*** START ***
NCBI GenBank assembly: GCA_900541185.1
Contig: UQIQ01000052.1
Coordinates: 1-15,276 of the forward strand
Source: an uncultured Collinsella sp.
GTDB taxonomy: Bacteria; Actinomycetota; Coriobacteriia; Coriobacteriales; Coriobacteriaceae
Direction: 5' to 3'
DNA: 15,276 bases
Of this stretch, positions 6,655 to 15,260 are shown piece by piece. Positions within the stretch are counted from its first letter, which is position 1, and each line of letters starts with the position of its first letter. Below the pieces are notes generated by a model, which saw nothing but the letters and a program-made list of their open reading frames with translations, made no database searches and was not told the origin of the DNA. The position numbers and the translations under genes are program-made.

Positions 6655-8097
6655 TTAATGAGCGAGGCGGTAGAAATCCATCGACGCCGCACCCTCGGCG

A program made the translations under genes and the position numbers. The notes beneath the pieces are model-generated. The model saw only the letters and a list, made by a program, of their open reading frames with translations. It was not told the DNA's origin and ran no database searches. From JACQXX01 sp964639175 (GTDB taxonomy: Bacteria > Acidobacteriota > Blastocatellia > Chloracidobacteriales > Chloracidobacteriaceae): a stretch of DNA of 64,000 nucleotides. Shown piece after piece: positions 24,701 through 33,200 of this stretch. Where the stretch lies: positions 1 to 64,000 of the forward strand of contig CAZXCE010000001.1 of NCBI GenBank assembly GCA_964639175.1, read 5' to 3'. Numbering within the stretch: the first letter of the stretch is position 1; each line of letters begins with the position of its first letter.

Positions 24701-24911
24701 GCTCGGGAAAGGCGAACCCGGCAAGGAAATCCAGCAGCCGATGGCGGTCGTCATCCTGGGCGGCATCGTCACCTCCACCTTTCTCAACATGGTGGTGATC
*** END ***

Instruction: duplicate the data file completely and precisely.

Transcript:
NCBI GenBank assembly: GCA_900541185.1
Contig: UQIQ01000052.1
Coordinates: 1-15,276 of the forward strand
Source: an uncultured Collinsella sp.
GTDB taxonomy: Bacteria; Actinomycetota; Coriobacteriia; Coriobacteriales; Coriobacteriaceae
Direction: 5' to 3'
DNA: 15,276 bases
Of this stretch, positions 6,655 to 15,260 are shown piece by piece. Positions within the stretch are counted from its first letter, which is position 1, and each line of letters starts with the position of its first letter. Below the pieces are notes generated by a model, which saw nothing but the letters and a program-made list of their open reading frames with translations, made no database searches and was not told the origin of the DNA. The position numbers and the translations under genes are program-made.

Positions 6655-8097
6655 TTAATGAGCGAGGCGGTAGAAATCCATCGACGCCGCACCCTCGGCG

A program made the translations under genes and the position numbers. The notes beneath the pieces are model-generated. The model saw only the letters and a list, made by a program, of their open reading frames with translations. It was not told the DNA's origin and ran no database searches. From JACQXX01 sp964639175 (GTDB taxonomy: Bacteria > Acidobacteriota > Blastocatellia > Chloracidobacteriales > Chloracidobacteriaceae): a stretch of DNA of 64,000 nucleotides. Shown piece after piece: positions 24,701 through 33,200 of this stretch. Where the stretch lies: positions 1 to 64,000 of the forward strand of contig CAZXCE010000001.1 of NCBI GenBank assembly GCA_964639175.1, read 5' to 3'. Numbering within the stretch: the first letter of the stretch is position 1; each line of letters begins with the position of its first letter.

Positions 24701-24911
24701 GCTCGGGAAAGGCGAACCCGGCAAGGAAATCCAGCAGCCGATGGCGGTCGTCATCCTGGGCGGCATCGTCACCTCCACCTTTCTCAACATGGTGGTGATC